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I have a picture of an Air balloon. I need it to fly around my page randomly (it is kind of small). I need it only to fly in the top half of my page. I found the following code:

        top: "-=30px",
      }, duration );

But I'm not sure how I could loop it and have it go both on the x axis and the y axis. Thanks if you can! I do have jQuery enabled :)

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This site is going to be awesome – hunter May 6 '11 at 18:39
lol, I will post an image of it soon, it is a project for my class but I want to add a little bit of pizazz :) – Xander Lamkins May 6 '11 at 18:41
up vote 3 down vote accepted


#friends { position: absolute; }


<img src="" 


function moveit() {

    var newTop = Math.floor(Math.random()*350);
    var newLeft = Math.floor(Math.random()*1024);
    var newDuration = Math.floor(Math.random()*5000);

      top: newTop,
      left: newLeft,
      }, newDuration, function() {


$(document).ready(function() {

Live demo:

More updated Live Demo:

(old demo is obsolete and has a broken link, however the code is still correct so it is left for reference, not for demonstration)

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@AlbertRenshaw - Thank you for the edit. I seems jsfiddle have moved their logo png to a different directory. – Majid Fouladpour Mar 6 '13 at 13:09
Yes haha, that's why I used the google logo this time, it tends to be more ... permanent? Haha, good day:) – Albert Renshaw Mar 6 '13 at 17:36

How about something like this.... LIVE FIDDLE


<img src="" id="picture" />





function doNextPoint(){

    var maxX = $(window).width() - $('#picture').width();    
    var newX = rand(0, maxX);    
    var maxY = ($(window).height()/2) - $('#picture').height();
    var newY = rand(0, maxY);
    var speed  = rand (1000, 3000);

        'top': newY + 'px',
        'left': newX + 'px' 
    }, speed, function(){

function rand (min, max) {
     return Math.floor(Math.random() * (max - min + 1)) + min;
share|improve this answer
Good job taking the task all the way. – Tesserex May 6 '11 at 18:58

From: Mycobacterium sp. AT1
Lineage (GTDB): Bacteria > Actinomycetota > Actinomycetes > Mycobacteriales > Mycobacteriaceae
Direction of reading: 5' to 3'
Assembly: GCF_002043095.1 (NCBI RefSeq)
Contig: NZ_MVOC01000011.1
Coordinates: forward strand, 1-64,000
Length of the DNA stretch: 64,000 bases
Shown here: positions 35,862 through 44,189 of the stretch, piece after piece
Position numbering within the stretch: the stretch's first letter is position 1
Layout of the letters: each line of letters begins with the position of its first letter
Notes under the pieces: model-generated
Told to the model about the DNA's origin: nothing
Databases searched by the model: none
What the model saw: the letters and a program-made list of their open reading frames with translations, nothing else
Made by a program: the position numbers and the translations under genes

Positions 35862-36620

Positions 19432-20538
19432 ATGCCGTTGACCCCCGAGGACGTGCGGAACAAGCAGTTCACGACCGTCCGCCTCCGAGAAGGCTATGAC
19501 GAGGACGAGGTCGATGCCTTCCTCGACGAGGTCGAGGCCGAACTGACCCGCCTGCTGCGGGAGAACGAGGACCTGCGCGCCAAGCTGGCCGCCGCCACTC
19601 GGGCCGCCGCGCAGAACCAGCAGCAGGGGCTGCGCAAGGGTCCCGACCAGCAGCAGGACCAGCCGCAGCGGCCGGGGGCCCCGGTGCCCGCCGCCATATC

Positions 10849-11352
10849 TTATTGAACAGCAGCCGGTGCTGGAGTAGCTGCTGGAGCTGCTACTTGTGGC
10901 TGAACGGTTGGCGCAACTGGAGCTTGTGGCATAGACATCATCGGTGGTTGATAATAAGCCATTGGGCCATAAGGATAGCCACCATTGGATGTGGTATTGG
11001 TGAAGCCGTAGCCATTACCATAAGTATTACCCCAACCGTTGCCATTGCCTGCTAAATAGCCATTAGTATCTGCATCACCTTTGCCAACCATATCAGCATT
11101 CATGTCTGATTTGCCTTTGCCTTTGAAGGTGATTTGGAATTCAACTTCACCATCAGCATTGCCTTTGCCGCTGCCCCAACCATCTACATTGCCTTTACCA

+1 This is better than the currently accepted answer as it wisely takes screen sizes into account. – Majid Fouladpour Mar 6 '13 at 13:14
And I just realized this has been posted 5 minutes before I posted my answer and they look very similar! I feel bad :( – Majid Fouladpour Mar 6 '13 at 13:18

You can stick that code into a named function, and then add that function as the callback parameter for the animation, so it will call itself again after it finishes.

var flying;
flying = function() {
        top: "-=30px",   // you'll need to change this

As is, it will just keep flying upward because the animation is always set to go up by 30 px. You'll have to change the flying function to randomize the motions a bit. For more realism, save the previous movement, and just change it by a little (small acceleration) so it doesn't have very jerky motions.

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To loop it: use SetTimeout:

For the x-axis, use the CSS property left: (top: will get you y-axis)

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No - it is better to use animate() and call the function again once finished ( setTimeout is much less preferable. – Dutchie432 May 6 '11 at 18:51
You're right, that is a much better way of handling it. – thedaian May 6 '11 at 19:25

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